Mark Frame draws energy from the fascinating things happening in UT Arlington's Psychology Department.
"There’s a feeling of constant growth, development and improvement in the department," the psychology assistant professor said. "We have world-renowned researchers among the faculty, some key new hires, and there's a nice energy, an enthusiasm, in the department."
Dr. Frame is doing his part to continue the momentum. Last year he established a scholarship in honor of his maternal grandfather, Ralph H. Rodrick, for the four-year-old industrial and organizational psychology master's degree program.
Although interested in psychology since junior high, Frame didn't consider a career in it until his days at the University of New Orleans. While studying psychology his senior year, he was an intern with the New Orleans Civil Service Test and Validation Unit and became intrigued by co-worker and workplace interactions. His focus soon became industrial/organizational psychology, which took him to Illinois for graduate work.
"I'm not sure if I found psychology or if it found me," he said. "I've always been someone who's observant of others' behavior—very psychologically minded."
A former faculty member at the Illinois Institute of Technology, DePaul University, Northeastern Illinois University, Elmhurst College and Roosevelt University, Frame joined the UT Arlington Psychology Department in 2003. He began pondering the scholarship after talking with students about their financial needs. He brought the idea to the Office of Development, which led to the Ralph H. Rodrick, Sr. Mentoring and Leadership Scholarship for master's students in the I/O program.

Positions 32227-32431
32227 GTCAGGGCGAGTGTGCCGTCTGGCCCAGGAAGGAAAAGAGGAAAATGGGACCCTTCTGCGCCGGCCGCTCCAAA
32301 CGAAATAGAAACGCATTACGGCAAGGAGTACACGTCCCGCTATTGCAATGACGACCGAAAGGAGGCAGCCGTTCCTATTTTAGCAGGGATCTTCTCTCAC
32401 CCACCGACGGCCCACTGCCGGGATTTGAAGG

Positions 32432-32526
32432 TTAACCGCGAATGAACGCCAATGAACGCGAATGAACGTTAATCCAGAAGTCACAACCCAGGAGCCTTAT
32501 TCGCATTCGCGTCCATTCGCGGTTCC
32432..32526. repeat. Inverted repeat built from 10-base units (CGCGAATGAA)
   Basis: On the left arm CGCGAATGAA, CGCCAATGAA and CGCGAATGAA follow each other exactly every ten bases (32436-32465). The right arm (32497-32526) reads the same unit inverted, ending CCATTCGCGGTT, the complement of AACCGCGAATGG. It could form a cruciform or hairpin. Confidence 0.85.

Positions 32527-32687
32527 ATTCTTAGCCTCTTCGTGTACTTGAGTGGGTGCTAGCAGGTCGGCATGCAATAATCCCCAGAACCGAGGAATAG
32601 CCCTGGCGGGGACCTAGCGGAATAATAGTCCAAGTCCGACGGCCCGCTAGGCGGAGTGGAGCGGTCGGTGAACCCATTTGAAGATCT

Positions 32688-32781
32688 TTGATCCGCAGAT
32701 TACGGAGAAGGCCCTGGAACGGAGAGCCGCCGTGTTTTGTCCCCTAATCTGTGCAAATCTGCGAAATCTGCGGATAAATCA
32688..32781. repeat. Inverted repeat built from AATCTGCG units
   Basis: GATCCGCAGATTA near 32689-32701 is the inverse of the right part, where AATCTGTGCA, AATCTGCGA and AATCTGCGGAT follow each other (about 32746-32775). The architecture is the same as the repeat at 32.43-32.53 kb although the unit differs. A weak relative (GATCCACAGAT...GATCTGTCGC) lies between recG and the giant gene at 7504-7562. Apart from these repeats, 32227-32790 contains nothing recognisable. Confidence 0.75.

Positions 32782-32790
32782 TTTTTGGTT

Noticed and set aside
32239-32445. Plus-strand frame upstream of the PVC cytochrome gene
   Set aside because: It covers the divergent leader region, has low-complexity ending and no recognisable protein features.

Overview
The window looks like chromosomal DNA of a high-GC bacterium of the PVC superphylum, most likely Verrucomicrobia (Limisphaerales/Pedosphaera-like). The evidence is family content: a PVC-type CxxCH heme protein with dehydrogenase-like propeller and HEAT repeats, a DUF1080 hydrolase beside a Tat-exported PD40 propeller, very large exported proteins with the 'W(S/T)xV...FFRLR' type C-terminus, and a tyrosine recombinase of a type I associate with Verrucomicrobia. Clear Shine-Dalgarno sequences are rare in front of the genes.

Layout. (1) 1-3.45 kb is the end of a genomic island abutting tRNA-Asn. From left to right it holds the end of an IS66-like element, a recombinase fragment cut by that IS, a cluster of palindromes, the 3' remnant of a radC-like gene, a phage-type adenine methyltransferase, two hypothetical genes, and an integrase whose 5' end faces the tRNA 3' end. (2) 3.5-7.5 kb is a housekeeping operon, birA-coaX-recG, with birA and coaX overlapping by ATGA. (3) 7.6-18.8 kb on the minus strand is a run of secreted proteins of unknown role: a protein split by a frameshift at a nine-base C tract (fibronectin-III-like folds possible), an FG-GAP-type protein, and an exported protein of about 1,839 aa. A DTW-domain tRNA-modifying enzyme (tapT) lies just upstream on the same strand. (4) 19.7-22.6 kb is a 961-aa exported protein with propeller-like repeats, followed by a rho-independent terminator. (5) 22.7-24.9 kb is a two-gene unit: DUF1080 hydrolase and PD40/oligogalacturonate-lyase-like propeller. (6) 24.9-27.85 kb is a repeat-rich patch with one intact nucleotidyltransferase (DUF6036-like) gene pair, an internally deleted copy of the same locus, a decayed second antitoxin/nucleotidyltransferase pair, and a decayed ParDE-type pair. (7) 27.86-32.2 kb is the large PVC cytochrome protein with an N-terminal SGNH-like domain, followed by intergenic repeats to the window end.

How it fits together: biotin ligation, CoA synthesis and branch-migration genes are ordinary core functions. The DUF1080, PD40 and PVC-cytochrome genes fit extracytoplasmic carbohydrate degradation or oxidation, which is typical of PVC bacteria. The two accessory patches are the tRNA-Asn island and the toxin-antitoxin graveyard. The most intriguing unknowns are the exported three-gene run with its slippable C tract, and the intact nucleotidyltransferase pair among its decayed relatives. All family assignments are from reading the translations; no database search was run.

Frame wanted to honor his grandfather because he helped shape Frame's approach to life. For more than 25 years, Rodrick was a firefighter and assistant fire chief for the New Orleans suburb of Kenner.
"At the time I thought it was just spending time with my grandfather, but later on I realized he was mentoring me, teaching me leadership skills," Frame said. "He taught me how to do things right without complaining and to take pride in your work."
Rodrick's legacy inspired Frame to focus the scholarship on leadership and mentoring among graduate students—a cause embraced by Lewis Hollweg, CEO of Batrus Hollweg International. After meeting with I/O psychology graduate students and faculty in October, he donated $5,000 to the scholarship on behalf of Batrus Hollweg International, a human capital consulting firm that specializes in assessing and developing talent within organizations.
"If you build it, they will give," Frame said.
— Kim Pewitt-Jones